I recovered from COVID-19, can I get it again?
The medical community is learning more and more about COVID-19 and how it’s impacting people in the United States and around the world. One of the many questions that’s yet to be fully answered is the immune response once someone is infected with the coronavirus virus that causes COVID-19.
The immune response
Usually when the body is infected with a virus, antibodies are made to help fight off the virus and protect the body from future infection. Given the novel nature of the coronavirus virus, very little is known about immunity. Some experts suggest immunity could last up to several years, while others have suggested that immunity could be mere months. During the 2003 SARS outbreak, antibodies were found to last for three years but, during the MERS outbreak in 2012, antibodies were noted to last one year.
Another thing to keep in mind is the quality of the antibodies the body produces. The strength of the body’s antibody response determines how well the virus is attacked. Additionally, decreasing immunity over time factors into how well the body is able to respond to a repeat infection. Young people tend to have healthier immune systems and would likely generate a stronger immune response and likely have stronger future immunity.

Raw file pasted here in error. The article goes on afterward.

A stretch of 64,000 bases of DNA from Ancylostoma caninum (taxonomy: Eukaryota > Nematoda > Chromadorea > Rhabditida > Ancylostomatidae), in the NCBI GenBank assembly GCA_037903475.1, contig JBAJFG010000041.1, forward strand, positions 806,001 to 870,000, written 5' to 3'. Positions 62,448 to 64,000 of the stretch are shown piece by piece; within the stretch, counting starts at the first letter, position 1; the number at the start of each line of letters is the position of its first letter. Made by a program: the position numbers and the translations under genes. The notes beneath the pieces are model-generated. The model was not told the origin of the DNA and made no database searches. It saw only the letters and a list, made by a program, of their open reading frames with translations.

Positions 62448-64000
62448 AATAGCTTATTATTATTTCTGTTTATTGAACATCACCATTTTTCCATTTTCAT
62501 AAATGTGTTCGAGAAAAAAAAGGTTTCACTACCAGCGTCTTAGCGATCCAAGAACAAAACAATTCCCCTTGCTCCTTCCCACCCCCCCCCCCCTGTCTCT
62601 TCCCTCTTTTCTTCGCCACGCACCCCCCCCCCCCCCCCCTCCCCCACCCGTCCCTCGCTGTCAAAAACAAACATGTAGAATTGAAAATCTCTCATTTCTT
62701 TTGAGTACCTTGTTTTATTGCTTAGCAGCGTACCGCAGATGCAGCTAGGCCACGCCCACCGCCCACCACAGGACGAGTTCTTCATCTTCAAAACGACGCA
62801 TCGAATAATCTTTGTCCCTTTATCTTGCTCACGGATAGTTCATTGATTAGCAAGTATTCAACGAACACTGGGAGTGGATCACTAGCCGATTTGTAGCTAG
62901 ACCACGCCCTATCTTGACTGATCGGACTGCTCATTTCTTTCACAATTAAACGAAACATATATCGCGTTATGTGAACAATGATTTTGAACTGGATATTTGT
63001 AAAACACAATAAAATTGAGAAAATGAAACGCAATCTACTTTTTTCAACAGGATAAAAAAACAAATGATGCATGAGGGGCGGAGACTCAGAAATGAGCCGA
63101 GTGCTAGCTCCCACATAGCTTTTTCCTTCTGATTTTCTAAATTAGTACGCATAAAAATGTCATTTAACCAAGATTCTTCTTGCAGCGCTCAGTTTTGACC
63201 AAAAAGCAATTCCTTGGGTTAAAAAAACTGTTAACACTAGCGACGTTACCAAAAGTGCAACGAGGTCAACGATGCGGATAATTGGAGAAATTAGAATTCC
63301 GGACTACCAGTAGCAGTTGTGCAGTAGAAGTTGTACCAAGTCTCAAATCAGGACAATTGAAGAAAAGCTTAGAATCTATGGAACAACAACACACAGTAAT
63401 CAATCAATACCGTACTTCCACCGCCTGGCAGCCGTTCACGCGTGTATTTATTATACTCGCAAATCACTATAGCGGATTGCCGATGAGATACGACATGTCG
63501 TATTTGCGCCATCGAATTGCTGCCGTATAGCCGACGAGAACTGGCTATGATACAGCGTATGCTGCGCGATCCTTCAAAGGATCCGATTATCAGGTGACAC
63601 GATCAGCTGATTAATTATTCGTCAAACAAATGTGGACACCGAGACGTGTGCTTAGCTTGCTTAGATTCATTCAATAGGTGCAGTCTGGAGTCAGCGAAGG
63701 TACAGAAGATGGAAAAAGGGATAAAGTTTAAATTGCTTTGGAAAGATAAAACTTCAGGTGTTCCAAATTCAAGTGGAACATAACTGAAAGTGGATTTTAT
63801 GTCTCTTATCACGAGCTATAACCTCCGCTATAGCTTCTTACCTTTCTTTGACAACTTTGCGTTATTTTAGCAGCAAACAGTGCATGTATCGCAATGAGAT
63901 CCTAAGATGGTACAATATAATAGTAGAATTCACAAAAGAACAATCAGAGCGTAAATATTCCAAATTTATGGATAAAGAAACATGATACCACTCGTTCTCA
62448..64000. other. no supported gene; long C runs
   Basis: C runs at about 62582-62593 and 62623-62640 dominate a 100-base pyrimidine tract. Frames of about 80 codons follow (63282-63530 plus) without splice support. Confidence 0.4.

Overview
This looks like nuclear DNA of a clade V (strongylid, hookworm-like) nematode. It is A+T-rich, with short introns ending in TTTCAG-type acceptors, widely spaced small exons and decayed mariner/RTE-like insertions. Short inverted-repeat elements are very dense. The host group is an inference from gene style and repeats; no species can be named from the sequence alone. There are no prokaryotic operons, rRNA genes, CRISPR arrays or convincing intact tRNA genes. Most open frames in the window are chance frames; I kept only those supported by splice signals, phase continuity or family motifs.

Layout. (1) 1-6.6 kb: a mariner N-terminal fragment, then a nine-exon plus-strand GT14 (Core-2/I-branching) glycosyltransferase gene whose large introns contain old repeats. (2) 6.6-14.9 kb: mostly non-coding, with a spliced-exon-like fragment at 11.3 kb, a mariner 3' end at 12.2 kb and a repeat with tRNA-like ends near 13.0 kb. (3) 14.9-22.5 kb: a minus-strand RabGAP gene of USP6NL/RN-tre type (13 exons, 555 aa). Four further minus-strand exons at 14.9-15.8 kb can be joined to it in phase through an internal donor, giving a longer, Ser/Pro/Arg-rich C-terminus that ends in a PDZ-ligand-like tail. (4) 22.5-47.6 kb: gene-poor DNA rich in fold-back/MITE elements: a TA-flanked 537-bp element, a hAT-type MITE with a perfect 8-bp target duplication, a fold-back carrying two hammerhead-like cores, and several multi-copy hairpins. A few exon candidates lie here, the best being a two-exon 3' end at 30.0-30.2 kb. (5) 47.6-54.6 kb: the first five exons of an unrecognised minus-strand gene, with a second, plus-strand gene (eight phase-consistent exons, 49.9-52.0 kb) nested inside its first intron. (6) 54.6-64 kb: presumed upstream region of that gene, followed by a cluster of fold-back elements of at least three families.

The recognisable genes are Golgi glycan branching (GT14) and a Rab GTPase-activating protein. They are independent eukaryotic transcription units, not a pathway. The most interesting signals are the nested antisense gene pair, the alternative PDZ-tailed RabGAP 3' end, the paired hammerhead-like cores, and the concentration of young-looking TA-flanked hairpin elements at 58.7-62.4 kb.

Prior COVID-19 infections
Some people may wonder if they’ve had coronavirus in the past and didn’t realize it. At this time, current COVID-19 testing detects an active infection. It can’t determine if you’ve had it in the past. Research efforts are under way to find a reliable antibody test.
Potential repeat COVID-19 infections
Of patients who were found to be COVID-19 positive, recovered and then tested positive again, it’s thought that these cases were less likely due to reinfection and more likely due to undetected infection.
Protect yourself and others
What we do know is the vast majority of people with COVID-19 in China were asymptotic, meaning they had no symptoms or mild symptoms. Asymptomatic carriers have the ability to unknowingly transmit the virus to others. That’s why it’s so important for everyone to practice social distancing, frequent handwashing, cover coughs and sneezes, clean high-touch surfaces and wear a cloth face mask in public places.
Sophia Tolliver is a primary care physician at The Ohio State University Wexner Medical Center and an assistant professor of family medicine at The Ohio State University College of Medicine.